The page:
Fleeing Idols

The Creator God rules over all things, including us, human beings. We are called to honor and submit to Him willingly and be blessed, but, if we will not, to suffer the consequences.

Today’s reading: Jeremiah 17-19; 1 Timothy 6

5 Then the word of the Lord came to me: 6 “O house of Israel, can I not do with you as this potter has done? declares the Lord. Behold, like the clay in the potter’s hand, so are you in my hand, O house of Israel.                                                           Jeremiah 18:5-6

…he who is the blessed and only Sovereign, the King of kings and Lord of lords, 16 who alone has immortality, who dwells in unapproachable light, whom no one has ever seen or can see. To him be honor and eternal dominion. Amen.               1 Timothy 6:15b-16

God reveals Himself in Scripture, but His revelation is not exhaustive due to the limitations of human language. In today’s readings, God compares Himself to a potter and His people to a lump of clay. Then in Paul’s letter to Timothy lofty language is used to describe Him. These descriptions are true, but, of necessity, are only able to capture partially all the majesty and splendor of the Holy, Eternal God.

As the One who created us, God is our God. We owe Him our allegiance, our obedience, our submission, our honor, and our worship. His Word should be our command. The Lord showed Jeremiah that He had rights over Israel in the same way a potter has rights over a lump of clay to make out of her whatever seemed good to him. But Israel was rebellious and embraced false gods and served them, totally disregarding their true and living God. They would pay the price by defeat before their enemies.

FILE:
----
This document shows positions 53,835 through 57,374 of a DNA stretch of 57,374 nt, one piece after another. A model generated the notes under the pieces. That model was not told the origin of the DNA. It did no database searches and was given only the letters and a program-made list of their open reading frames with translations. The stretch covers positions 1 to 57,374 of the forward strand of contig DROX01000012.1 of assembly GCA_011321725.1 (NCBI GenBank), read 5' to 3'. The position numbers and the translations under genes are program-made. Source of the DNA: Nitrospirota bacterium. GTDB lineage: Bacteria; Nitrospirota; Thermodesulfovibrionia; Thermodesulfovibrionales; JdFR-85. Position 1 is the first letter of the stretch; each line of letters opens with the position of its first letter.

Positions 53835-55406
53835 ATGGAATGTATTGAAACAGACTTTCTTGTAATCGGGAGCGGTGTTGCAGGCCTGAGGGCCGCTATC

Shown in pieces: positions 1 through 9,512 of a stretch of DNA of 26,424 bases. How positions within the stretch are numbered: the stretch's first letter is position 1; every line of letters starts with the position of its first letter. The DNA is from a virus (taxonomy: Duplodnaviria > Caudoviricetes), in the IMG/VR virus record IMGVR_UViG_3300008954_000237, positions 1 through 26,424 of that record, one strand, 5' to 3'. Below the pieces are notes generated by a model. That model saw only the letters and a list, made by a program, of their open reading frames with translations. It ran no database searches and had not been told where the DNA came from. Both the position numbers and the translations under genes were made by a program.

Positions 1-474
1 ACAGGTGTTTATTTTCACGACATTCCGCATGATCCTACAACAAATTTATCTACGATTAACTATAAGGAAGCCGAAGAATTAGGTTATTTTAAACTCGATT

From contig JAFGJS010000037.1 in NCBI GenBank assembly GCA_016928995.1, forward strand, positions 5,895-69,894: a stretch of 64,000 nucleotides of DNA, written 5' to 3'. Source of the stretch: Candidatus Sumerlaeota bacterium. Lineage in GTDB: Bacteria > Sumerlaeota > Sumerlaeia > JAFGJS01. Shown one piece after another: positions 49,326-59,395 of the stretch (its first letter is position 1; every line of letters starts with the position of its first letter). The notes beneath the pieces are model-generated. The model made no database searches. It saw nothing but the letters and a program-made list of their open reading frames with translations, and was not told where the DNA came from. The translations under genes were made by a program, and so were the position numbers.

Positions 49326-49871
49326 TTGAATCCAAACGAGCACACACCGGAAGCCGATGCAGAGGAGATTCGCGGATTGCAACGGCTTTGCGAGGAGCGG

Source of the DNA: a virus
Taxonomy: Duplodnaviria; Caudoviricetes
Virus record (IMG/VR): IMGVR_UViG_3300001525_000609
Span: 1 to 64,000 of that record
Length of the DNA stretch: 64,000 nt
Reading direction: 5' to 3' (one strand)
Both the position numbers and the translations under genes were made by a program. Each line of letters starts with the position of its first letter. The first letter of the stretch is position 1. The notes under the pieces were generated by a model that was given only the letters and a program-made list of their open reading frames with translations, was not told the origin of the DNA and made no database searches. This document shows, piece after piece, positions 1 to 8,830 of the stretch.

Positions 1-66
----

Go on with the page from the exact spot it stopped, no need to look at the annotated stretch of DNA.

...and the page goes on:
Paul’s words about God are set in the context of warnings about the dangers of loving money and seeking to be rich. The Apostle urges his young disciple, Timothy, to flee these dangers, to pursue godly qualities, to fight the good fight of faith, and to live a blameless life. Why? Christ will return, He who is King of kings and Lord of lords. He alone is immortal. He “dwells in unapproachable light.”

We, too, owe our God everything we are and have. He is our potter and we His clay. He is worthy of every exclamation of praise and every act of humble service that we can offer to Him. Praise Him. Love Him with all your heart, soul, mind, and strength. In so doing, you will be fleeing the idols of money and pleasure.

Competition for Glory

When God is ignored or rejected, the vacuum left is filled with something else, something which usurps the glory due to Him.